Given the situation of ageing populations in most developing countries, the number of patients with osteoporosis is expected to increase in the coming years.25 To reduce exposure to X-ray radiation during examinations, hospitals are increasingly using ultrasonic devices.22 As shown in figure 1A, relative research interest peaked around 2000–2002, which could be mostly related to studies of osteoporosis, as shown in figure 3. Furthermore, improvements have emerged in ultrasonic technologies,26 such as the use of small US probes, and more spinal surgeons have become interested in using US in surgery and anaesthesia.27 Finally, with improvements in quality of life, ordinary people’s awareness of the importance of health has gradually increased. More ultrasonic equipment for physiotherapy and rehabilitation has become commercially available. As a result, the number of research publications on spinal US has increased. Investigating bibliometric trends in spinal US helps us to better understand the history and future of spinal US application.

Although global research has shown an increasing trend, the regression growth model for the cumulative amount showed an inflection point in 2010, which means growth could become steady and slow. However, the possibility remains that the increasing trend will go on longer than anticipated by the proposed model because of breakthroughs in ultrasonic probe technologies and new imaging algorithms.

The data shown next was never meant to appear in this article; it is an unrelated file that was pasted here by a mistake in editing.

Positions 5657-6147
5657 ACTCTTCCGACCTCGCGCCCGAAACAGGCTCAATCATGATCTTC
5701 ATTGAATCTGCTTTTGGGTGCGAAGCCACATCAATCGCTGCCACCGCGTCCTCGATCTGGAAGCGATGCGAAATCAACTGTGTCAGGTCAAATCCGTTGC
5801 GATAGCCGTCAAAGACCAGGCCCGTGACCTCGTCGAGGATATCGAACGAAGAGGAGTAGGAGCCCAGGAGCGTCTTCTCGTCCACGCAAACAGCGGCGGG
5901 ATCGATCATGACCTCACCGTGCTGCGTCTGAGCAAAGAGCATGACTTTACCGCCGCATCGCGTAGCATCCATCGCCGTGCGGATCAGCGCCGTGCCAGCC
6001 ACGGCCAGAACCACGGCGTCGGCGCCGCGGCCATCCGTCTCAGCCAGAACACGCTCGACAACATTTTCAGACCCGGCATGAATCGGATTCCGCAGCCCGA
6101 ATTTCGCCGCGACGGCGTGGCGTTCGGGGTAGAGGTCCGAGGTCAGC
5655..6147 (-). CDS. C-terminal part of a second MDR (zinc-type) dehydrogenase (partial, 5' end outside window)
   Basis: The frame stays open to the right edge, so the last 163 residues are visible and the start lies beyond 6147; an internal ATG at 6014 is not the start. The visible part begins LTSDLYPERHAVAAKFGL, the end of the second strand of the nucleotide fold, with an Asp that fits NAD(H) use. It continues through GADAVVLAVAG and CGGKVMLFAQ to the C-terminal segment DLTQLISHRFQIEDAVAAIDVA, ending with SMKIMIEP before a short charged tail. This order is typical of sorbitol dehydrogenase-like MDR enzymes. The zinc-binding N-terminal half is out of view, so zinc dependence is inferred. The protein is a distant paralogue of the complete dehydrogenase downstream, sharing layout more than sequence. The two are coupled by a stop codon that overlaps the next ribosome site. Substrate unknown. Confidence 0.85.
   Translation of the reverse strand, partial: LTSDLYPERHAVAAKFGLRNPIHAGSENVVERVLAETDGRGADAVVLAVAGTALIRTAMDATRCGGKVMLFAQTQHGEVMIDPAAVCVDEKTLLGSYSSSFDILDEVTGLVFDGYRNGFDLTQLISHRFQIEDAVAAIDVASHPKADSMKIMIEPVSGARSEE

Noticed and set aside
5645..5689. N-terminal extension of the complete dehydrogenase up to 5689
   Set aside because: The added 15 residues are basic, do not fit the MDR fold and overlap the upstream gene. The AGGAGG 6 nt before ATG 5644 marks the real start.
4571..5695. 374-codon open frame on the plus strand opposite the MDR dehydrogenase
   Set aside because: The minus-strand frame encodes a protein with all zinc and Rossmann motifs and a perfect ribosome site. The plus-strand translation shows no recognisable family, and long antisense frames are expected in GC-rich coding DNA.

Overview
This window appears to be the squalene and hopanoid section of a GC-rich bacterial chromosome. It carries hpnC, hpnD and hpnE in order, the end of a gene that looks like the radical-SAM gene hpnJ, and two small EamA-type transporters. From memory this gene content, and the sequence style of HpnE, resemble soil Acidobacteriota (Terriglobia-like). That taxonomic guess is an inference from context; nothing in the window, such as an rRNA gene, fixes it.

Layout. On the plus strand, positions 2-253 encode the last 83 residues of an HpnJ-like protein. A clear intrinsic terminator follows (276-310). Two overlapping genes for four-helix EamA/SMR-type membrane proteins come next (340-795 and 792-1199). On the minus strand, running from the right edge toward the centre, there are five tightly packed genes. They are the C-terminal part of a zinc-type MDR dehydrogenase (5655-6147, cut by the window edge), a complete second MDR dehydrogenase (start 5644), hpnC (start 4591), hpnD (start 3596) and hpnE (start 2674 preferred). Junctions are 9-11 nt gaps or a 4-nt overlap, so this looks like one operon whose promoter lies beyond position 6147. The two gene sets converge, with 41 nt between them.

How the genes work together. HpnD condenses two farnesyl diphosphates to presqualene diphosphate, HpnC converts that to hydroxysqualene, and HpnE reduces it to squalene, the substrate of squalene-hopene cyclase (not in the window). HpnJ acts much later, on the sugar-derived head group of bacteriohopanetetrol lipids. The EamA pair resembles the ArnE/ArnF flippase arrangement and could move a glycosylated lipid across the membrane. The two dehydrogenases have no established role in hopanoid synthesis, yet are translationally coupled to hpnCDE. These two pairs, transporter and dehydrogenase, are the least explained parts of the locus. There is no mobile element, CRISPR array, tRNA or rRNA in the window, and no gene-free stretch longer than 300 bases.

The United States was the leading country in both the quantity (total publication number) and quality (H-index) of research on spinal US application. In addition, most of the major contributing institutions were based in the United States and Canada. The listed institutions could potentially become partners for cooperation among those who are committed to this field. With the funding guarantees of the NSFC in China, top Chinese institutions are expected to emerge in the future. For journals, future development in this field may still be showcased in Osteoporosis International and Spine since they published the most articles in the past.

Research focus on spinal US

The network map indicated that osteoporosis was the dominant point in the early years of US research, during which US was mainly used to determine bone density. Regarding the most cited papers, the study by Hans et al,28 published in Lancet, was first with 229 citations. That study showed that US could help predict the prevalence of hip fracture among older women by determining the bone mineral density (BMD) of calcaneus; moreover, it found no significant differences in the results between US and DPXA (dual energy X-ray absorptiometry). Meanwhile, a study by Bauer et al cited 179 times showed that broadband ultrasonic attenuation can help predict fractures in older women.29